Verb Use Among Spanish Immersion Students

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Dr. Daniel Woolsey, Hope College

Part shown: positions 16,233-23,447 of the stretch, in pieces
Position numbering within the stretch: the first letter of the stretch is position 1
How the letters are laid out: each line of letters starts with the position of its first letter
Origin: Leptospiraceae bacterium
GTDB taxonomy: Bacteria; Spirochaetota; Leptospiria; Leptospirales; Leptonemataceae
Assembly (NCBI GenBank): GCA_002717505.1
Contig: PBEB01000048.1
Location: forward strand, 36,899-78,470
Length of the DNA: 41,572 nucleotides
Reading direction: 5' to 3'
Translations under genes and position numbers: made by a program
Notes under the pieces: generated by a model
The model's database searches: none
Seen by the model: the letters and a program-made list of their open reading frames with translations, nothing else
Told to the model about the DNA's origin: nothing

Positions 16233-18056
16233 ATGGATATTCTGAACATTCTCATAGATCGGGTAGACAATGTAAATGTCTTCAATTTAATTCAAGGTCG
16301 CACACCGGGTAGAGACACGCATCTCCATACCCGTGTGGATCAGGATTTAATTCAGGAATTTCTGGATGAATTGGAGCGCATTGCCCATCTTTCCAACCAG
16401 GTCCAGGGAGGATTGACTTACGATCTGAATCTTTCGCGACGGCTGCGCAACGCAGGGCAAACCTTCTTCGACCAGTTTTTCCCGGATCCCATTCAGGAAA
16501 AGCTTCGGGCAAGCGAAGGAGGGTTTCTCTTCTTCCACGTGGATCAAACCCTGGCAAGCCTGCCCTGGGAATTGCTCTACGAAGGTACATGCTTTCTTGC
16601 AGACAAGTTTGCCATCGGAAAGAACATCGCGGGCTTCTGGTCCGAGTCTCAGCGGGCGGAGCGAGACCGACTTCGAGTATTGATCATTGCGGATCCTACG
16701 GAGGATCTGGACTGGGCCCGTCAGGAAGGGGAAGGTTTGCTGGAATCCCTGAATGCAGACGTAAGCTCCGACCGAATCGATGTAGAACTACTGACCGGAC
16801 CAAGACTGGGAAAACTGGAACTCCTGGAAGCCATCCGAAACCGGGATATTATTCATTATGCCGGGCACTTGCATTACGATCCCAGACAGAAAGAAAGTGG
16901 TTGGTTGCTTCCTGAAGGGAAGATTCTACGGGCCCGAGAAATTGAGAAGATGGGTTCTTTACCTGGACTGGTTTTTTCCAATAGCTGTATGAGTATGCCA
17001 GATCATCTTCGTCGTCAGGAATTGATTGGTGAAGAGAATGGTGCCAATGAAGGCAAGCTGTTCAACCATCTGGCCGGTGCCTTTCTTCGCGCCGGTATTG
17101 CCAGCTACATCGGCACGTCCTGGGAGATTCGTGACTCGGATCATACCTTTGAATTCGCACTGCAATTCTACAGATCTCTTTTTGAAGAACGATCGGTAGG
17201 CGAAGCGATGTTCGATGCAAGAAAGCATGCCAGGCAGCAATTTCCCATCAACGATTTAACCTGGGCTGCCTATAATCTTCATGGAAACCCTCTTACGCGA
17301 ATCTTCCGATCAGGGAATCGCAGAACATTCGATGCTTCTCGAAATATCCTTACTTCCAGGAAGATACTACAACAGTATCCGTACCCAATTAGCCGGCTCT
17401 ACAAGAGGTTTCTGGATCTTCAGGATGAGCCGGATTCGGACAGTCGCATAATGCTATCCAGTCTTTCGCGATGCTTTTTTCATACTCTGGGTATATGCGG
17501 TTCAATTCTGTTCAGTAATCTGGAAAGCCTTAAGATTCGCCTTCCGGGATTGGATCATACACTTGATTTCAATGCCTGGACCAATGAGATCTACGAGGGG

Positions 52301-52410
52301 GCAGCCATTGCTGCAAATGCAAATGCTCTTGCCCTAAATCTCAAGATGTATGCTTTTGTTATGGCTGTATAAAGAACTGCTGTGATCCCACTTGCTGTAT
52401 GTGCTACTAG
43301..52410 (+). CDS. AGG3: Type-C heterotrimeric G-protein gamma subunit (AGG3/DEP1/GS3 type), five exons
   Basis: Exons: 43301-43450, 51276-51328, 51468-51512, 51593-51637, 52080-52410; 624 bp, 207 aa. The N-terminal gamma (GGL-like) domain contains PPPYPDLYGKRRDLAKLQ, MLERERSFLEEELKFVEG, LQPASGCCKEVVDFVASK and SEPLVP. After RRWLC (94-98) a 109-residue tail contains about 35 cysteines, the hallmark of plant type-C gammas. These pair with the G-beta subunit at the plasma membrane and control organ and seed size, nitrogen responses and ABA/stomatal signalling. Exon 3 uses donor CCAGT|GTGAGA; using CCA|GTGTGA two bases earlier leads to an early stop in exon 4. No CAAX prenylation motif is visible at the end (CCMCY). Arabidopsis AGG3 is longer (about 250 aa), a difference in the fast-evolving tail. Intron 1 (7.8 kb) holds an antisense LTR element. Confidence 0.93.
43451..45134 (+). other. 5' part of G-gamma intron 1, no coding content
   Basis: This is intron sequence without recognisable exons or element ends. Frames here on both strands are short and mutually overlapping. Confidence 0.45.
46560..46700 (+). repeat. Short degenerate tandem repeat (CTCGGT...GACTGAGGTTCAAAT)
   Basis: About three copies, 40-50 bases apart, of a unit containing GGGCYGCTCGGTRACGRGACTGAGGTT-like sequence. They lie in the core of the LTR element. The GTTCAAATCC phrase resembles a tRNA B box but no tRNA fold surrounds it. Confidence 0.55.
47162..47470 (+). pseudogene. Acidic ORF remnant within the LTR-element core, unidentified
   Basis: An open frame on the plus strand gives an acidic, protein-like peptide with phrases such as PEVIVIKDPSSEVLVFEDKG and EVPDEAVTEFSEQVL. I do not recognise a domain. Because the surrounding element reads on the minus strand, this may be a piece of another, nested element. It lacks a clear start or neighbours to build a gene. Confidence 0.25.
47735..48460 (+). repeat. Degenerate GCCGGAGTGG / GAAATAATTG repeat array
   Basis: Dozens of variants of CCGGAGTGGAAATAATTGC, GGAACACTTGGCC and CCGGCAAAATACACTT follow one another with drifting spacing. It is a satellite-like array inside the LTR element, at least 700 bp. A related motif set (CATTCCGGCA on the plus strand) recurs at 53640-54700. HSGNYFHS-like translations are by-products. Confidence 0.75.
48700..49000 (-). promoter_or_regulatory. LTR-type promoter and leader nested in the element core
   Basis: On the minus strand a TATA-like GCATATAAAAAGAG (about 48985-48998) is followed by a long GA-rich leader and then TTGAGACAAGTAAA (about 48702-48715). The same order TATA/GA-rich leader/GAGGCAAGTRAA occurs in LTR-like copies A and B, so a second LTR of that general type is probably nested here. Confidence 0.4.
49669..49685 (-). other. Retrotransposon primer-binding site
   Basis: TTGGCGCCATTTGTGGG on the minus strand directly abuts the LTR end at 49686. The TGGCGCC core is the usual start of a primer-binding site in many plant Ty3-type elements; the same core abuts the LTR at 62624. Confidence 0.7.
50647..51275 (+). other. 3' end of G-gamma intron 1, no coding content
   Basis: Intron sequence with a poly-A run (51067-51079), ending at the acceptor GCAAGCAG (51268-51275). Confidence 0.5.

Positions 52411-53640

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The present study examines the linguistic development of elementary school children enrolled in a Spanish immersion program, specifically focusing on their use of Spanish verbs. The driving research questions for the project are: (1) how does the verb use of children develop over time?; and (2) is this development native-speaker-like? The immersion program is located in West Michigan and all children in the study are native speakers of English learning Spanish as their second language. Students in second and fourth grades were interviewed in pairs using a semi-structured questionnaire to elicit language data. Interviews were digitally audio-recorded, subsequently transcribed and analyzed for verb use. The current paper presents results from verb use analyses of second- and fourth-grade students. First, general frequency data are given to characterize verb use at both levels. Second, errors for each group are examined in relation to variables such as verb meaning, verb tense, person, and verb form (regular, stem-change, irregular). At each level, chi-square tests and a regression analysis are run to examine the power of these variables individually and as a group in predicting student errors. Results from the study will be used to compare verb use between second- and fourth-graders, addressing the question of development over time. Findings will also be discussed in relation to the literature regarding children’s acquisition of Spanish as a first language.

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